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Discussion Starter · #1 · (Edited)
Early production Plum 5.45x39 magazine

So I was looking various photos in books on the AK and other rifles, and I noticed that one of the plum magazines had a small ledge extending from the bottom the magazine. It reminded me of the Bulgarian polymer magazine design. So I began looking through my box of Russian plum magazines and came across two magazines with this ledge. The rest of my plum and true black magazines have this area between the ledge filled with more plastic. I'll upload some pictures in a little bit.

Also, these two magazines don't have angler reliefs near the feed lips which were added to possibly prevent unnecessary wear when the magazine is inserted into the mag well. Bakelite magazines and plum prototype magazines also don't have these angler reliefs. So I'd guess this was a vestigial leftover from earlier magazine designs.
 

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Discussion Starter · #5 · (Edited)
Some late prototype/preproduction plum 5.45 magazines had a more clover or club shaped ledge on the bottom front of the magazine before being replaced with a trapezoid-shaped ledge.
 

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Nice, I like those plum waffles. What do they go for? Want to sell one?
 

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Nice, I like those plum waffles. What do they go for? Want to sell one?
Roughly $1k and up depending on condition...5,45 is a bit more than the 7,62. Used to be able to get them a little cheaper but the last few I've seen that sold publicly were in the $1000-$1200 range. Surely not a cheap prototype and they are relatively scarce.
 

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That waffle with the Izzy logo on bottom is great, would love to have it, just when the mag costs as much as the rifle it fits in, it's getting out of my price range.
 

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Roughly $1k and up depending on condition...5,45 is a bit more than the 7,62. Used to be able to get them a little cheaper but the last few I've seen that sold publicly were in the $1000-$1200 range. Surely not a cheap prototype and they are relatively scarce.
It really does not seem that long ago when 5.45 mags were a dime a dozen. I remember AIM selling and Rapid Fire selling these for $9.99 a pop. Cool pics on these possible early examples though.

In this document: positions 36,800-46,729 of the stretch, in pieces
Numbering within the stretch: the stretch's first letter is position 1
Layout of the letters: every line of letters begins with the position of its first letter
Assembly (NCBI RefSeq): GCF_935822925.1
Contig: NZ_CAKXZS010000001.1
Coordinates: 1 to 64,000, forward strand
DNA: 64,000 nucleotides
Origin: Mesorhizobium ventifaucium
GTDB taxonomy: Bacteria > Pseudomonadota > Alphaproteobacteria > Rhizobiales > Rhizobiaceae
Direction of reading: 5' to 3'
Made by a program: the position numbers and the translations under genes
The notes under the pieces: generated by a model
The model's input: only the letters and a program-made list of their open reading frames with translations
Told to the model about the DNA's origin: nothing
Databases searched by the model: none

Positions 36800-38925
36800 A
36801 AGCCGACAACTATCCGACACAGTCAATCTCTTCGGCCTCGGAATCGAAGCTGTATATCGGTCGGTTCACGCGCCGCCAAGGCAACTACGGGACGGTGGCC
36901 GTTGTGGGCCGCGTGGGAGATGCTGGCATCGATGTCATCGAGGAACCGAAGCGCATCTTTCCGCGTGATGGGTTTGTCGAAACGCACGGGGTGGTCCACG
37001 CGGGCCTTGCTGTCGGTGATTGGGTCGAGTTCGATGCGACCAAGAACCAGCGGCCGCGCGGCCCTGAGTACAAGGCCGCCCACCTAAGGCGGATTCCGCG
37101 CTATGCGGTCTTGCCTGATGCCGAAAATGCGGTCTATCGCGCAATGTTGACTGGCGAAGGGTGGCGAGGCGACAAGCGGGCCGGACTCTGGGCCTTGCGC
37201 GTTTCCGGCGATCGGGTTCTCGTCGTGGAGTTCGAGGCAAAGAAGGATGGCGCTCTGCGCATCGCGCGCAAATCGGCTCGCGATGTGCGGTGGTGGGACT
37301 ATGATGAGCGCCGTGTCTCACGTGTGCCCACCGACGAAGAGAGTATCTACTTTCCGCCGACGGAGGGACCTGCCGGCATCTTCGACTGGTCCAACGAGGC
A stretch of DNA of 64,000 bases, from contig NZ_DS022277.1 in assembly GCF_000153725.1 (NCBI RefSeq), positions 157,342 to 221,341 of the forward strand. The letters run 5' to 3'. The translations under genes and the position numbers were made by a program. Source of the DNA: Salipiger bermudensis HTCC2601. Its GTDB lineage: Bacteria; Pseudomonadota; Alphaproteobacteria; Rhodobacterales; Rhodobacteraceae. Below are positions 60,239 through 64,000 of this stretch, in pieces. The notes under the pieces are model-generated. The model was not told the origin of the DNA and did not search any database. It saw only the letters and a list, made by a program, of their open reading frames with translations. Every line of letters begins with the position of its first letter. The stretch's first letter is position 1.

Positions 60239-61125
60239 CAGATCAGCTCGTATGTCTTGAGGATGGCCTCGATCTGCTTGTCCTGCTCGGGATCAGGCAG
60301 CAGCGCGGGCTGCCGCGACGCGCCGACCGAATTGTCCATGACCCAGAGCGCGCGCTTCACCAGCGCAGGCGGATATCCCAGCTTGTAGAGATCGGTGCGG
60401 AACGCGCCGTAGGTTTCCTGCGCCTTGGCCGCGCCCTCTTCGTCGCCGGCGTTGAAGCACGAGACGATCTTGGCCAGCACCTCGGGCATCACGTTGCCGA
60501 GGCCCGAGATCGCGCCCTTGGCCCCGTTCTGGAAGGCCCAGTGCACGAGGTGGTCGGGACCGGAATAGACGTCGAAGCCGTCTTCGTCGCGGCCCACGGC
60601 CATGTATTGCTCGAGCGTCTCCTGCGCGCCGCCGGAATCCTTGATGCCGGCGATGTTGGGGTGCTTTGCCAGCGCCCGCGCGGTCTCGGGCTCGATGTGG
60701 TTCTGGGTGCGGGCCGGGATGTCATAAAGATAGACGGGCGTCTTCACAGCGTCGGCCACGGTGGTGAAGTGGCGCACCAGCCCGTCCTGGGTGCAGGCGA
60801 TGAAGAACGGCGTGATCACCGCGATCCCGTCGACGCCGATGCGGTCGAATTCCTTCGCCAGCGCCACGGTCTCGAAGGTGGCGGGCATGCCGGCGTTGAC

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Early production Plum 5.45x39 magazine

So I was looking various photos in books on the AK and other rifles, and I noticed that one of the plum magazines had a small ledge extending from the bottom the magazine. It reminded me of the Bulgarian polymer magazine design. So I began looking through my box of Russian plum magazines and came across two magazines with this ledge. The rest of my plum and true black magazines have this area between the ledge filled with more plastic. I'll upload some pictures in a little bit.
The lip on the 'toe' of the mag was a standard feature on the first two types of serial production Soviet 'plum' magazines. Basic breakdown:

Type 1: Izhmash only, toe lip, no circular indentation next to the stripper clip adapter grooves.

Type 2: Izhmash and Tula, toe lip, has circular indentation next to the stripper clip adapter grooves.

Type 3: Izhmash and Tula, no toe lip, has circular indentation next to the stripper clip adapter grooves AND has the 45 degree relief cut between the feed lips and front lug.

As far as the Bulgarians go, Arsenal mags are not perfect clones of any Soviet mag type:

Type 1: no toe lip, no circular indentation next to the stripper clip adapter grooves. Mold 1 only.

Type 2: no toe lip, has the circular indentation next to the stripper clip adapter grooves. Molds 2-4.

...but ((21)) and (25) are very close to a Soviet Type 2. They only made 1 type that I know of. It has the toe lip, and circular indentation next to the stripper clip adapter grooves.

Also, these two magazines don't have angler reliefs near the feed lips which were added to possibly prevent unnecessary wear when the magazine is inserted into the mag well. Bakelite magazines and plum prototype magazines also don't have these angler reliefs. So I'd guess this was a vestigial leftover from earlier magazine designs.